Kremlin agents tried to recruit me in Cold War - ex-MI5 boss
The former head of MI5 has described how Russian agents tried to recruit her at the height of the Cold War, without realising she already worked for British intelligence.
Stella Rimington began her career of spycraft at the British High Commission in New Delhi in the late 1960s as a typist for MI5. The Indian capital was "full of spies at the time" as tensions between the Soviet Union and the West mounted, she said, and the hunt was on for human sources.
Ms Rimington revealed yesterday that she and her husband, who was also posted at the commission, were briefly courted by the Kremlin.
They were unexpectedly introduced to a senior figure from the Soviet embassy while attending a dinner hosted by a "very left-wing couple" with whom they had become friendly.
It was not long before Ms Rimington realised the Russian man was from the KGB, the Soviet security service.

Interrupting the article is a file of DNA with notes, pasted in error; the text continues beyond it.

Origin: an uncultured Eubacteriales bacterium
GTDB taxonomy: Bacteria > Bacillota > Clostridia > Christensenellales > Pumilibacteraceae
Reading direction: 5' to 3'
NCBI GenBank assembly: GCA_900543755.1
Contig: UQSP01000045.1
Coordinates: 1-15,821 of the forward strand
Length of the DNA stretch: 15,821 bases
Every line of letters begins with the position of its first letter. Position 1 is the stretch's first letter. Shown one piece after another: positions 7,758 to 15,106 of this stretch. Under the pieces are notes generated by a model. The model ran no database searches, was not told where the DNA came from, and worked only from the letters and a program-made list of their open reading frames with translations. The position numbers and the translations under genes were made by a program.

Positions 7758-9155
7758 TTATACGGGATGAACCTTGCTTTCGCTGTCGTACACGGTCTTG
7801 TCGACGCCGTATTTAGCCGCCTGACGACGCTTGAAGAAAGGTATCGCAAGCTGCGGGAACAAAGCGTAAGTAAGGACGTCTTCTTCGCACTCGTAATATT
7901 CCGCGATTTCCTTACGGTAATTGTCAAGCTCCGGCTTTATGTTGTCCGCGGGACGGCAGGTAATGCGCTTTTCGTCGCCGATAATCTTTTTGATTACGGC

She said: "By that time I was the clerk typist in the MI5 office and alert to this sort of thing and it seemed to me to be an obvious effort to introduce us to somebody from the Soviet Union.
"I realised, quite quickly, this was a man from the KGB because, being the clerk typist in the MI5 office, we had a list of those people we had identified as KGB officers - and he was one of them.
"It was quite clear this was the beginning of a chatting-up operation and it might lead anywhere. We didn't meet those people again."
She added: "They didn't know who we were, but I knew who he was."
Ms Rimington went on to become the first female boss of the security service, having been one of the earliest women to break through into front-line intelligence. (© Daily Telegraph, London)